4b>Accesing Shared Resources with the Network Client
By Chris De Herrera
With the Network Client for Windows® CE, users can access shared file and print services with a Handheld PC running Microsoft® Windows CE 2.0. This can be done via any TCP/IP method that Windows CE supports, including Ethernet, remote access service (RAS), modem, IrDA, and serial connection.
The Network Client for Windows CE was released by Microsoft as a developer tool. It requires approximately 300K of free storage space on your Handheld PC. Microsoft does not support the Network Client.
Once you download the Network Client for Windows CE, you need to uncompress the files on your PC. Since you are using it at your own risk, you should perform a full backup of your Handheld PC before installing the files - this way, if something goes wrong you can completely reset your device and restore all of your Handheld PC files and data.
Next, connect your Handheld PC to your PC with Microsoft Windows CE Services. The files need to be transferred to the \Windows directory on your Handheld PC. IMPORTANT: Make sure you install the correct version of the Network Client for your processor! If you are not sure which processor your device uses, check the System control panel.
After copying is complete and you have disconnected from your desktop, press the reset button on the unit. Once the Handheld PC reboots, the installation is complete.
You also may want to install the Client for Microsoft Networks on your desktop PC to allow your Handheld PC to share resources on it. This is done in the Network control panel. Also, don't forget to enable file and print sharing.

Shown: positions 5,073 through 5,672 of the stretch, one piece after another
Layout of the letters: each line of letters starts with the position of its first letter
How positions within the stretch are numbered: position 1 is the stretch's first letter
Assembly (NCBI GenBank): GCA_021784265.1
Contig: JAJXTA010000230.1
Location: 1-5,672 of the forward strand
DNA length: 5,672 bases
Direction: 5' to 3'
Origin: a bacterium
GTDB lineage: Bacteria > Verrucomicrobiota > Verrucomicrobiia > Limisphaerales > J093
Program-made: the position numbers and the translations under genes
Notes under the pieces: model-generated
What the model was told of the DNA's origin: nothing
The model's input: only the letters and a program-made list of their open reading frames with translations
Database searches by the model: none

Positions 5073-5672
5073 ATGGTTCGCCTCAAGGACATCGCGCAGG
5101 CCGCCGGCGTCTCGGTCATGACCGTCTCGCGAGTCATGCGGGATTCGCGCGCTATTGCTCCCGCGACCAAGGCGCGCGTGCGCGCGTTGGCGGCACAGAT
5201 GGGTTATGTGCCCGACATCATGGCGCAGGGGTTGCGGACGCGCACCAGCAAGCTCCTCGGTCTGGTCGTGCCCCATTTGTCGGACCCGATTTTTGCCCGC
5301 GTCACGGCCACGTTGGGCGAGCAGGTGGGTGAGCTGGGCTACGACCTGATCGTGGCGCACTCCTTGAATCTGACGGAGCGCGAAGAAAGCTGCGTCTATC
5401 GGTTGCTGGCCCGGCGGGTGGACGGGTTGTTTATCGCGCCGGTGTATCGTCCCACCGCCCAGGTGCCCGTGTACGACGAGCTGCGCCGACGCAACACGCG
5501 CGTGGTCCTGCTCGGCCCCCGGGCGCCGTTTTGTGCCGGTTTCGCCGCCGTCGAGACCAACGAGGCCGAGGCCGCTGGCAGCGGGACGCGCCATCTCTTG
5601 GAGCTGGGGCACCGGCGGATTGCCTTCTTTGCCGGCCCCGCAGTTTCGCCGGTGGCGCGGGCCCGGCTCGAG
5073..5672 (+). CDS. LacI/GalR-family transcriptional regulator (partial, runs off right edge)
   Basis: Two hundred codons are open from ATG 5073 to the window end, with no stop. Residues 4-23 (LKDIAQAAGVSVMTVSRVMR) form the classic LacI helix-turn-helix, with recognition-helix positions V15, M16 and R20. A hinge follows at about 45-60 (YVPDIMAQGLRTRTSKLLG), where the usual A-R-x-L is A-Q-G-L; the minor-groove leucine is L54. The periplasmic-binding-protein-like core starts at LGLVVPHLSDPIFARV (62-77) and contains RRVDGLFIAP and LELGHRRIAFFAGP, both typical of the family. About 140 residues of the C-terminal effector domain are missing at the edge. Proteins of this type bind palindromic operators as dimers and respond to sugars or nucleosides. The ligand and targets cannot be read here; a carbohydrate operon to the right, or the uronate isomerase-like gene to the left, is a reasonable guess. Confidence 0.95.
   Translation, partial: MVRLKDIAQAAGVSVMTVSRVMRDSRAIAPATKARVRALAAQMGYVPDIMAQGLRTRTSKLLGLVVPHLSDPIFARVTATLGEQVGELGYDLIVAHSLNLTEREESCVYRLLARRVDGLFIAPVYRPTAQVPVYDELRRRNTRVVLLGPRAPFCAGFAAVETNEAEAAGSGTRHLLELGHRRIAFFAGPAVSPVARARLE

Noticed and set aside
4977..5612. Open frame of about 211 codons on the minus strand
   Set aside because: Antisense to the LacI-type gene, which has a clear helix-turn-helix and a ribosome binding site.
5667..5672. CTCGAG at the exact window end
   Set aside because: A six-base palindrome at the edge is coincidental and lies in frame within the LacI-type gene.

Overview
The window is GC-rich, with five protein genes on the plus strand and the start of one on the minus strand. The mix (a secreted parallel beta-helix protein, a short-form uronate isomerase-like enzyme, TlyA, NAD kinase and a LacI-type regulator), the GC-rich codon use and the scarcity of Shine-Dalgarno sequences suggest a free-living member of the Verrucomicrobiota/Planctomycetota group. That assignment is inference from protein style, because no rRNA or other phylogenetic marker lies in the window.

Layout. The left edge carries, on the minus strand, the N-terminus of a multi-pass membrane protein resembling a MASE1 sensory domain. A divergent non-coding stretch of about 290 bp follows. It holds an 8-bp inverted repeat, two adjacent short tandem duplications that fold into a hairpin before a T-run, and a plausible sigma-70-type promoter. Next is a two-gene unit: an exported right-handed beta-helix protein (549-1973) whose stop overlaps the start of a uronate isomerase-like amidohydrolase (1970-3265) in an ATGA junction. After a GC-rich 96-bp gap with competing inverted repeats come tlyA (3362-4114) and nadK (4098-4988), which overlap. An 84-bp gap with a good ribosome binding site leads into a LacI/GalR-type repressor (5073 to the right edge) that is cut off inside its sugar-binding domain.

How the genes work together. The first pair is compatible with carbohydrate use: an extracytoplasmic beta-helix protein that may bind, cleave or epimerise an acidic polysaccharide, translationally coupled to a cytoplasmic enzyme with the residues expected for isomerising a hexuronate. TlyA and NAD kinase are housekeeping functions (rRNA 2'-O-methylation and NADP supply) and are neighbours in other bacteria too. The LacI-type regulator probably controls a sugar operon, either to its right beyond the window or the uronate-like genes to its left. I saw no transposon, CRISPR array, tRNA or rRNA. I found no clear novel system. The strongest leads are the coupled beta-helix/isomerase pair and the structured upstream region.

Finally, both the Handheld PC and your PC must use the same workgroup and domain. You set this on the Handheld PC in Remote Networking for Serial, RAS, Modem, or IrDA, or in the Network control panel for Ethernet. Also, if you set a WINS server in your configuration, you can only access Microsoft Windows 95- or Microsoft Windows NT®-based systems that are registered with that WINS server.
Using the Network Client
The Network Client for Windows CE works using the Common Internet File System (CIFS), which is used to identify the server and the shared resource you want to access on Windows 95- or Windows NT-based systems (but not UNIX shared resources using Samba). For example, to access a PC named "Desktop" and a share identified as "C," you would enter \\Desktop\C to access files on that machine. You can browse the shared resources on that machine by enterang \\Desktop.
Once you've connected to a share, you can double tap some file types (e.g., GIF, JPEG, Microsoft Pocket Word) to launch the associated application and view them on the Handheld PC. If you install the freeware program Pocket Unzip, you can open and expand zip archives directly on your Handheld PC. If you create Shortcuts to shared resources (e.g., files, directories, or printers), you should not use them when you are not connected to the network. If you do, you may need to use the reset button to reboot your device.
Note that files are not converted to or from H/PC formats if they are transferred using the Network Client. To do this, you need to use Windows CE Services. Also, you cannot access network files with the Open command from the File menu.
Printing on the network
You can print a plain text file from your Handheld PC to a network printer that is attached to a network accessible Windows 95- or Windows NT-based system. First, find the specific file you want to print on your device in the file browser (do not open it in Pocket Word). Then select the Copy command from the Edit menu. Next select the printer on the associated server (for example, \\Desktop\printer) and then use the Paste command from the Edit menu to print the file.
You cannot print Pocket Word or Microsoft Pocket Excel files with this method. If necessary. you can export a Pocket Word document to plain text by opening it in Pocket Word and using the Save As... command under the File menu.
With the Network Client for Windows CE, you can access remote files without installing Windows CE Services on each PC you want to communicate with. However, you still need Windows CE Services to synchronize your data in Microsoft Pocket Outlook™ and to convert some files to and from Handheld PC formats.
If you find an error or can add to in the information provided above, feel free to e-mail me at [email protected] PC FAQ.